The Hubble Space Telescope launched 24 years ago today.
This image shows the star-studded center of the Milky Way towards the constellation of Sagittarius. Astronomers have observed stars spinning around a supermassive black hole located right in the center of the image. | Credit: NASA, ESA, and G. Brammer
Nearly 200 000 light-years from Earth, the Large Magellanic Cloud, a satellite galaxy of the Milky Way, floats in space, in a long and slow dance around our galaxy. | Credit: NASA
The constellation of Ursa Major (The Great Bear) is home to Messier 101, the Pinwheel Galaxy. Messier 101 is one of the biggest and brightest spiral galaxies in the night sky. | Credit: ESA/Hubble & NASA
Spectacular jets powered by the gravitational energy of a super massive black hole in the core of the elliptical galaxy Hercules A illustrate the combined imaging power of two of astronomy’s cutting-edge tools | Credit: NASA, ESA, S. Baum and C. O’Dea, R. Perley and W. Cotton, and the Hubble Heritage Team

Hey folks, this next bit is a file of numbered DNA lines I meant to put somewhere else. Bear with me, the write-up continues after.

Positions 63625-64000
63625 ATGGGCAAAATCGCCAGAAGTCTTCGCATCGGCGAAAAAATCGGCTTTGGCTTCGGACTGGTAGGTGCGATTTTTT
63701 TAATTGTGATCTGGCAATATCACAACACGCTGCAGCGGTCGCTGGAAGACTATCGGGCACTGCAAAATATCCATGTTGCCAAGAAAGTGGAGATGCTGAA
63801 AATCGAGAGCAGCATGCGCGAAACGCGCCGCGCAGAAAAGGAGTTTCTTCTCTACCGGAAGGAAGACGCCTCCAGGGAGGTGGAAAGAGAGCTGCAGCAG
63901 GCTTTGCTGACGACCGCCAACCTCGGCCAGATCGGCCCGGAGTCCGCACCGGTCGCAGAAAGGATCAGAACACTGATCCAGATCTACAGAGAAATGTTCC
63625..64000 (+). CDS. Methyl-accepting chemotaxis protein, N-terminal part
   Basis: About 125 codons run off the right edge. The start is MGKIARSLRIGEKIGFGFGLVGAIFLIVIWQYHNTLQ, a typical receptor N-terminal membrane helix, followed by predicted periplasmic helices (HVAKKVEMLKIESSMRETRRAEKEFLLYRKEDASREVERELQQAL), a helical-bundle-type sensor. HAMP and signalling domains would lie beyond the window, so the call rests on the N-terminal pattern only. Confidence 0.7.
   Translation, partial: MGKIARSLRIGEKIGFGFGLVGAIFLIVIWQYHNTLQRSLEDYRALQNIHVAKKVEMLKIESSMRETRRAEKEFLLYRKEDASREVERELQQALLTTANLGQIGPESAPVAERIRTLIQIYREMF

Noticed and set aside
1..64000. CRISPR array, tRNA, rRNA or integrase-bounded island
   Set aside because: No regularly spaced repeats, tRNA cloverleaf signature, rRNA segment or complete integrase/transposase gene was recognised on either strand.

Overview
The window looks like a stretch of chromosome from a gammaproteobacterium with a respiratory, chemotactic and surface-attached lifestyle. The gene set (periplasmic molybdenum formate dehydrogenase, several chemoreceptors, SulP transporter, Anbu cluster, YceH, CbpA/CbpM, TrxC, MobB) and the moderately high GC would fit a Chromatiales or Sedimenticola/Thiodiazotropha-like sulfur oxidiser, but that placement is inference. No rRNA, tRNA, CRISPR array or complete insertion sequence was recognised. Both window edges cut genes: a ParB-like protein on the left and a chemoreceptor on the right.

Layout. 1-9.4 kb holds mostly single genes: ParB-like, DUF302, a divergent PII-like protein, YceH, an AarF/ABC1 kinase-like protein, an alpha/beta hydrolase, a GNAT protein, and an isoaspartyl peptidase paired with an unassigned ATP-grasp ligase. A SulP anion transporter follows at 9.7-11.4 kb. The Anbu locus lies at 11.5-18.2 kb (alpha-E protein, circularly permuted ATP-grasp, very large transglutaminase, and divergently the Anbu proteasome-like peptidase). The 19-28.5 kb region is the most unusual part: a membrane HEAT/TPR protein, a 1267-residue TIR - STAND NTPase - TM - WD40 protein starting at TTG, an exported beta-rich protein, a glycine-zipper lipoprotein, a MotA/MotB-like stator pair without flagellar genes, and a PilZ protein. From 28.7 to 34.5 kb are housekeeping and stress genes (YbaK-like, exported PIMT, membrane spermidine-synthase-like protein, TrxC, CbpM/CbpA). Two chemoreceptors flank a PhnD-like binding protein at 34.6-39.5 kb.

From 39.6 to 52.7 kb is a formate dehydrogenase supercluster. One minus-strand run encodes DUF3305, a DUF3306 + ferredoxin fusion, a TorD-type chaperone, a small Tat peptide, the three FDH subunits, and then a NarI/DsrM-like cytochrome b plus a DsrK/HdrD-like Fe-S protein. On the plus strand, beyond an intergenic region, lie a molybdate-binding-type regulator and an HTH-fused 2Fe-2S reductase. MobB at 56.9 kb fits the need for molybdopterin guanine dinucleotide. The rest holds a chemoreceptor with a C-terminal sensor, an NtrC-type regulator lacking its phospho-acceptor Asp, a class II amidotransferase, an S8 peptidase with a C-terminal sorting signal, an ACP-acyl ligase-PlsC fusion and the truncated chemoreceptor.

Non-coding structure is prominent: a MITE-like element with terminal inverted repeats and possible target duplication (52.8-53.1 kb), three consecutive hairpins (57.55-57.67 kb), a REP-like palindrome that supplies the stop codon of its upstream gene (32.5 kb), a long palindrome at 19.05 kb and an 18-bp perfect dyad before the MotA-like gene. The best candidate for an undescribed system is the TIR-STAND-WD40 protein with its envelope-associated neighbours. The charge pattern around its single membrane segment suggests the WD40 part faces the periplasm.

Astronomers have caught two clusters full of massive stars in the 30 Doradus Nebula that may be in the early stages of merging. | Credit: NASA, ESA, and E. Sabbi (ESA/STScI)
Messier 10 is a ball of stars that lies about 15,000 light-years from Earth, in the constellation of Ophiuchus (The Serpent Bearer). | Credit: ESA/Hubble & NASA
If you’re running on Chrome browser, check out Google’s latest Experiment project – it visualizes the precise location of at least 100,000 stars in our Milky Way galaxy, using various imagery and data pulled from NASA and the European Space Agency (ESA). For a frame of reference, there are approximately 200 to 400 billion stars in the Milky Way galaxy.
April 20th-26th is International Dark Skies Week. How does your sky look on a clear night? Check out this website for tips on how to light responsibly.